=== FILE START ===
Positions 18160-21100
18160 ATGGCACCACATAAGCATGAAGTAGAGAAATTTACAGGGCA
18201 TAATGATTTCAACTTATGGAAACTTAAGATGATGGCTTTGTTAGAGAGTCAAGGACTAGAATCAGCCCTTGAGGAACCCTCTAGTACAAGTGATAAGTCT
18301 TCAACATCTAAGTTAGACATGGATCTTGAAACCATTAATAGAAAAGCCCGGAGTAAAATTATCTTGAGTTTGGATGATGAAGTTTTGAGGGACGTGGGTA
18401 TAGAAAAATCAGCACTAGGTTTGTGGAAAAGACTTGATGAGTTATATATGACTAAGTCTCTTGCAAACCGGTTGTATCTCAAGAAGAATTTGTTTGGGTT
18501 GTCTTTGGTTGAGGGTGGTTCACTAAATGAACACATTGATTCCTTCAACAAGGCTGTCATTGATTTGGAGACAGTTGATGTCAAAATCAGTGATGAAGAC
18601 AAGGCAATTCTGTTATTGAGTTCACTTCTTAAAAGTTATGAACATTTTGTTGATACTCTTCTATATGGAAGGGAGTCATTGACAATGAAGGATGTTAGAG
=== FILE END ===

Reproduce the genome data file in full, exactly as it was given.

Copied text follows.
Positions 18160-21100
18160 ATGGCACCACATAAGCATGAAGTAGAGAAATTTACAGGGCA
18201 TAATGATTTCAACTTATGGAAACTTAAGATGATGGCTTTGTTAGAGAGTCAAGGACTAGAATCAGCCCTTGAGGAACCCTCTAGTACAAGTGATAAGTCT
18301 TCAACATCTAAGTTAGACATGGATCTTGAAACCATTAATAGAAAAGCCCGGAGTAAAATTATCTTGAGTTTGGATGATGAAGTTTTGAGGGACGTGGGTA
18401 TAGAAAAATCAGCACTAGGTTTGTGGAAAAGACTTGATGAGTTATATATGACTAAGTCTCTTGCAAACCGGTTGTATCTCAAGAAGAATTTGTTTGGGTT
18501 GTCTTTGGTTGAGGGTGGTTCACTAAATGAACACATTGATTCCTTCAACAAGGCTGTCATTGATTTGGAGACAGTTGATGTCAAAATCAGTGATGAAGAC
18601 AAGGCAATTCTGTTATTGAGTTCACTTCTTAAAAGTTATGAACATTTTGTTGATACTCTTCTATATGGAAGGGAGTCATTGACAATGAAGGATGTTAGAG